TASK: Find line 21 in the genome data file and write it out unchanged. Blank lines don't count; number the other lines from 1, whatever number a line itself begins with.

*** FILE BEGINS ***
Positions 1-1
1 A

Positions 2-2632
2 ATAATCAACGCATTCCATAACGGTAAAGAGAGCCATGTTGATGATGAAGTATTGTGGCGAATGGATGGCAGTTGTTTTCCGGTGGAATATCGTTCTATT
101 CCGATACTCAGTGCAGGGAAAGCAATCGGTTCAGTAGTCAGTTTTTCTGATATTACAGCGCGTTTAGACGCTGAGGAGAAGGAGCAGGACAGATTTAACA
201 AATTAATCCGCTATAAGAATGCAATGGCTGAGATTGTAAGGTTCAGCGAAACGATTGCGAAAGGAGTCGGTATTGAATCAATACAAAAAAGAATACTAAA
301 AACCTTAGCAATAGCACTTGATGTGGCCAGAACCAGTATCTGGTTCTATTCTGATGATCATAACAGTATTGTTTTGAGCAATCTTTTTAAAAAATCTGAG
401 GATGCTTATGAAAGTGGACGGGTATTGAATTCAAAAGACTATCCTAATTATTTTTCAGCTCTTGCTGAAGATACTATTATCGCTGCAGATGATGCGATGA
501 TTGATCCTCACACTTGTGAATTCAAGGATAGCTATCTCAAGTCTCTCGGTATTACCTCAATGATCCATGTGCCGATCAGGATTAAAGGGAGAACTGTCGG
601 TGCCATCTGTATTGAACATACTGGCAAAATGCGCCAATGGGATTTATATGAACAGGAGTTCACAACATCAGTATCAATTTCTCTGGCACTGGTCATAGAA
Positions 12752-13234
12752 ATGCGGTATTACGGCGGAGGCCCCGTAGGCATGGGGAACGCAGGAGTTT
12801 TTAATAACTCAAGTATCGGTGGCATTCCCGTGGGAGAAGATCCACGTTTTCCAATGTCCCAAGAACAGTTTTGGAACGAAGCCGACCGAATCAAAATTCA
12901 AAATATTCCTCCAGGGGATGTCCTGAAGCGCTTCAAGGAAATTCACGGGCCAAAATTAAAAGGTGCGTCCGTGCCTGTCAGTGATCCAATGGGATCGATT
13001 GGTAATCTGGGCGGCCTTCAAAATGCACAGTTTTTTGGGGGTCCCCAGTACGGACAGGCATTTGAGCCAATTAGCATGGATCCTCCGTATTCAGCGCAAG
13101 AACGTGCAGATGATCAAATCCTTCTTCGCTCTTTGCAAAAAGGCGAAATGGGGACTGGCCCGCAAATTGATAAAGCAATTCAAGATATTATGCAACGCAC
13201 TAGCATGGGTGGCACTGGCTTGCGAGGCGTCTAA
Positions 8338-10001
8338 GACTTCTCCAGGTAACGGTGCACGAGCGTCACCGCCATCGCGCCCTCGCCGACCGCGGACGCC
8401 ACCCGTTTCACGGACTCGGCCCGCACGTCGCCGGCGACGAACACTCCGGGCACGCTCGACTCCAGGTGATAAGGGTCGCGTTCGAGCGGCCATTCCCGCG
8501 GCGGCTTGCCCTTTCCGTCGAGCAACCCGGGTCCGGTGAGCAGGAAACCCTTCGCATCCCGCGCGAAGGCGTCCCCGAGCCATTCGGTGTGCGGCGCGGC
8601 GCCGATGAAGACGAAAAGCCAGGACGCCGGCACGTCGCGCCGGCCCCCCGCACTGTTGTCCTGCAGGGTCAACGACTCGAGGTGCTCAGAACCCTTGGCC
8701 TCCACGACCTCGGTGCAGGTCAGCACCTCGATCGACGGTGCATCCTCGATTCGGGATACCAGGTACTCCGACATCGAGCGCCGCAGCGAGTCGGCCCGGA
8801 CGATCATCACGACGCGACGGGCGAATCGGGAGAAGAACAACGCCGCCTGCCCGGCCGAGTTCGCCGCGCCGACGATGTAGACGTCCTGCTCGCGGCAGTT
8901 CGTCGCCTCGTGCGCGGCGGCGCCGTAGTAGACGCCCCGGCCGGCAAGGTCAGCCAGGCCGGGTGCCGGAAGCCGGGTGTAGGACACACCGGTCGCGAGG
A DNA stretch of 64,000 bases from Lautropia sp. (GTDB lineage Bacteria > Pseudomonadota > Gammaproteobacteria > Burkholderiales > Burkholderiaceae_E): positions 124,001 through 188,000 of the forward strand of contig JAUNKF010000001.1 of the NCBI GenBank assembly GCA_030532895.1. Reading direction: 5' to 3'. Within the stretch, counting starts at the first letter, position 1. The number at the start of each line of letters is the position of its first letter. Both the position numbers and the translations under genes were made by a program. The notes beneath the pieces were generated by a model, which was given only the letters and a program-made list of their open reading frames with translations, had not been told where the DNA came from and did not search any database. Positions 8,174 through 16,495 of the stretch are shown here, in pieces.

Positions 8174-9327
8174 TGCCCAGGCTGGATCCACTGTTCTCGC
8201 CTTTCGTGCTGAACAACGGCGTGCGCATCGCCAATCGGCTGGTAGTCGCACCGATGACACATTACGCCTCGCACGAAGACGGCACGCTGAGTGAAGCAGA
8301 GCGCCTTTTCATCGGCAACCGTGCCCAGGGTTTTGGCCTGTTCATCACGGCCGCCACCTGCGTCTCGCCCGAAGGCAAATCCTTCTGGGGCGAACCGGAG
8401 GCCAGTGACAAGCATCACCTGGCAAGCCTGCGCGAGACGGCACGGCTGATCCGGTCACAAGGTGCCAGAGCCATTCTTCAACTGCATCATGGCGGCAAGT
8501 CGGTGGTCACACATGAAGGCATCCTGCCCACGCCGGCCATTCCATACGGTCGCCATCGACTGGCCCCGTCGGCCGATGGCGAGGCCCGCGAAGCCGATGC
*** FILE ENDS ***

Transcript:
8501 GCGGCTTGCCCTTTCCGTCGAGCAACCCGGGTCCGGTGAGCAGGAAACCCTTCGCATCCCGCGCGAAGGCGTCCCCGAGCCATTCGGTGTGCGGCGCGGC